Blender’s Official Website Under Maintenance Following Hacking Attempt
The website was down for several hours before the company assured its users they could safely download the software.
On March 15th, Blender.org, the official website of the popular 3D computer graphics software Blender, was undergoing maintenance according to a message displayed on their website. The company tweeted that they disabled all their functionalities due to a hacking attempt. In the meantime, it looks like they are back online.
The website was under maintenance for several hours.
Blender.org assured those worried about downloading the software that they can do it safely. Of course, it is always troublesome for a product website to be taken down after a hacking attempt, but the company made sure that checksums have been verified, and it is completely safe for users to download the software to their computers.
Unfortunately, that’s not always how things turn out. In the majority of cases, hackers infiltrate corrupted files which later are downloaded by users thinking it’s an official package, similar to the situation of CCleaner software which affected 2.27 million people after it was hacked back in 2017.
For a couple of hours, until the maintenance process was completed, the main website and several features pages, more information about Blender, as well as support pages were unavailable.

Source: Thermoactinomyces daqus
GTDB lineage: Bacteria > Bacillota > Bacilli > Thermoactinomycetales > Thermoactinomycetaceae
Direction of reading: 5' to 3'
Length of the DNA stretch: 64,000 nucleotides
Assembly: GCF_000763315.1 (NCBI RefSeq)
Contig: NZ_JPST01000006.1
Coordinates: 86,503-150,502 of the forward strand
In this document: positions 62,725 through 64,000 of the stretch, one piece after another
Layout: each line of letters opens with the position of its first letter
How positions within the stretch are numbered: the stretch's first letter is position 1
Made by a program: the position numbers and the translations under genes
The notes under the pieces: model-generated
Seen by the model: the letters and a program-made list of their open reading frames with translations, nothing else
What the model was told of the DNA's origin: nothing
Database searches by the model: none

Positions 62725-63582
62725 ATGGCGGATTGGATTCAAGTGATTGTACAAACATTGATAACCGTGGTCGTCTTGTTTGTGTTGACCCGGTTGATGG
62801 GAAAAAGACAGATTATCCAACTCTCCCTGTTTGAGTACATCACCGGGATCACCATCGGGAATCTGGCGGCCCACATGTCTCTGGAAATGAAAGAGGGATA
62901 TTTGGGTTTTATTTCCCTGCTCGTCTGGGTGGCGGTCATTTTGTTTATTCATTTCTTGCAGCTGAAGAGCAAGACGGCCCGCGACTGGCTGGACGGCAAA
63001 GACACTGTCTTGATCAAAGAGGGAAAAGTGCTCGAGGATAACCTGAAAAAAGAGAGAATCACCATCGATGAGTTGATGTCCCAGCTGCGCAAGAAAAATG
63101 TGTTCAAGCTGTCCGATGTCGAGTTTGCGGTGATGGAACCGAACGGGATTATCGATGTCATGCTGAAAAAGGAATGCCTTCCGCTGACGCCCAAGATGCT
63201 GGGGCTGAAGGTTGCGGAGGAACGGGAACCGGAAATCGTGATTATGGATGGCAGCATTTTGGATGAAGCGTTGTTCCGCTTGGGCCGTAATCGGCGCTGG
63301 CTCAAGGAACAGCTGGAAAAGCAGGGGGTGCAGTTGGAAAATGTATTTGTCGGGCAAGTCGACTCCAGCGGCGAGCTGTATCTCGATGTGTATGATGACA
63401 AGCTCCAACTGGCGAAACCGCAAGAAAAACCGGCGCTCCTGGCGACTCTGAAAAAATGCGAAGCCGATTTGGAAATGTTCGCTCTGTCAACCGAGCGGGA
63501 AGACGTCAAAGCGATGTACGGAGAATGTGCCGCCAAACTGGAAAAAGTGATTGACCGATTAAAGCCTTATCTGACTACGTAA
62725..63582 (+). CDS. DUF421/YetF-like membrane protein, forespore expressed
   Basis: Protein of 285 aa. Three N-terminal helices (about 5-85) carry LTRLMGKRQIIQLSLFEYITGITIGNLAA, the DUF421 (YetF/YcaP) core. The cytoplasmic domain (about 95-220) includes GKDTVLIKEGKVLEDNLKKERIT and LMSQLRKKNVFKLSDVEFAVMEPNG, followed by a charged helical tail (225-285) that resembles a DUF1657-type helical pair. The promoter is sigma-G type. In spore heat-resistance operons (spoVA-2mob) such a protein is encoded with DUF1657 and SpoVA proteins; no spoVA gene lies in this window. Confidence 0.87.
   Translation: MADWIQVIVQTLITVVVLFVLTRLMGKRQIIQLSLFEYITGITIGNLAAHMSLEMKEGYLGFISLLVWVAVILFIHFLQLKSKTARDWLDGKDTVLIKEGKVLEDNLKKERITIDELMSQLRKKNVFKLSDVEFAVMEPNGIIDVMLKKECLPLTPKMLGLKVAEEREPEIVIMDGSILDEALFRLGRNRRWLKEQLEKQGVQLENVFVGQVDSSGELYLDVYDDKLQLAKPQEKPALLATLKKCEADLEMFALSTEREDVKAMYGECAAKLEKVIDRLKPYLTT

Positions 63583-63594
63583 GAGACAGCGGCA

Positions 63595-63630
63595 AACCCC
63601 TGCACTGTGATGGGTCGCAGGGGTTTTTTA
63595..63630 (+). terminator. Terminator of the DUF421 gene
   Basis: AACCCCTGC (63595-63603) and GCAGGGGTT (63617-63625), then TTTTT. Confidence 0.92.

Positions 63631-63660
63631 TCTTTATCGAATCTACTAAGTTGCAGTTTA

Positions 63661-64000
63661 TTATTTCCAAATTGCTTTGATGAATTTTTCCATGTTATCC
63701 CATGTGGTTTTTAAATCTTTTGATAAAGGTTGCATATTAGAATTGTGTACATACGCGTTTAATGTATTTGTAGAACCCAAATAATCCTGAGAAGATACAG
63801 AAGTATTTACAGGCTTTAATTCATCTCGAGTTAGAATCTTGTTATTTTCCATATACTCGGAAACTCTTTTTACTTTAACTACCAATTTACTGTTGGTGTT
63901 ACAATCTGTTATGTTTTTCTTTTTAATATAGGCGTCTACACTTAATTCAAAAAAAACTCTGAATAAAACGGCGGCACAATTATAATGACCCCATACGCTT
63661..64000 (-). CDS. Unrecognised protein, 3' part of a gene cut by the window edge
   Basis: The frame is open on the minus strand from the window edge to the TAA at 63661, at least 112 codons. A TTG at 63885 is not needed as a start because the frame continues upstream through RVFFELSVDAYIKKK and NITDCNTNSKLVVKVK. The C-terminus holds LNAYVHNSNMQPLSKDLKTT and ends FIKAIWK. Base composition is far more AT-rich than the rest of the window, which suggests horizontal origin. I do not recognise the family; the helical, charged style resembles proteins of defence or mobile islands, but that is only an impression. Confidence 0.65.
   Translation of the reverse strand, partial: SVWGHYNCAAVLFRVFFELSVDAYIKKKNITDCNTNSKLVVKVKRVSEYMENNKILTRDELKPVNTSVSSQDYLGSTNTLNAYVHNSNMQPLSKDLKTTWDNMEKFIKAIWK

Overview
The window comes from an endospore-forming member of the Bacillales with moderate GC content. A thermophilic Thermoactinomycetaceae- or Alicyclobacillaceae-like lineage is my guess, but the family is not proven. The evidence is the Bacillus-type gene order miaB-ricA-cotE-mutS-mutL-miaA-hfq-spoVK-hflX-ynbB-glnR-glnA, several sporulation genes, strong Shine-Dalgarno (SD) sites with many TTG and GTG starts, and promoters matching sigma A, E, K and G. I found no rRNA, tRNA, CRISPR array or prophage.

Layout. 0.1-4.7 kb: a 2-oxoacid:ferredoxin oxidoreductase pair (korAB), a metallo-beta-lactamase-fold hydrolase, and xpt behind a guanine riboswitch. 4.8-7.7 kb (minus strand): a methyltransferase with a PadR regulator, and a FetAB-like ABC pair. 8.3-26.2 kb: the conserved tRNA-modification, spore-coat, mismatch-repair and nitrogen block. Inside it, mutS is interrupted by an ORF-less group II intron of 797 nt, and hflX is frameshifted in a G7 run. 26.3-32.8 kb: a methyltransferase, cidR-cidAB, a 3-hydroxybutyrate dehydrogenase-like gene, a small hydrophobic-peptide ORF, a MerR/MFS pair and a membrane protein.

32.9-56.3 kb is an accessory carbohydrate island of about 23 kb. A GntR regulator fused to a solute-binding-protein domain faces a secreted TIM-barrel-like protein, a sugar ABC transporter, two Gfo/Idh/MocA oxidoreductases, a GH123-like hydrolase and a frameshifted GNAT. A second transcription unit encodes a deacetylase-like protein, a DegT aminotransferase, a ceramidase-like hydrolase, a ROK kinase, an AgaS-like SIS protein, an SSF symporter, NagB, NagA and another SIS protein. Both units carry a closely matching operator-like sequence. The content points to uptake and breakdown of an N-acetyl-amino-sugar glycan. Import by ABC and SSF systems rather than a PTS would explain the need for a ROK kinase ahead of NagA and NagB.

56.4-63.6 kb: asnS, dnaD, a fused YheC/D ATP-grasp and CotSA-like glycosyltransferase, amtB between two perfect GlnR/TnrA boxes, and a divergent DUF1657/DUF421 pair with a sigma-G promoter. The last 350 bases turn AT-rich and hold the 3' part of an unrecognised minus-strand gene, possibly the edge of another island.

The https://t.co/CiYDUHdQrP website is undergoing maintenance due to a hacking attempt.
The website will be back as soon as possible.
— Blender (@Blender) March 15, 2021
As you can probably imagine, many users don’t trust downloading the files just yet. In these circumstances, you can easily verify the checksums from their official download pages after acquiring the MD5 or SHA256 hashes available for all Windows, Linux, and OS releases.
As stated by Blender, most of their other infrastructure that includes the Wiki, the Blender Network, git repositories, and Blender.chat were still accessible and were not affected by the hacking attempt. This includes the Blender Cloud services as well.
In general, every attack has its purpose. In Blender’s case, however, there is still no information about what exactly was affected, which or how much data was exposed, and what was the reason behind the hack. Did the hacker pull back at the last minute? Or, was there a malicious intent to jeopardize computers using Blender’s software downloads? While the company officially acknowledged and disclosed the hacking attempt, there are still many questions to be answered.
It’s possible that Blender might address the details of the hack on their blog after finalizing the investigation and making sure everything’s secure.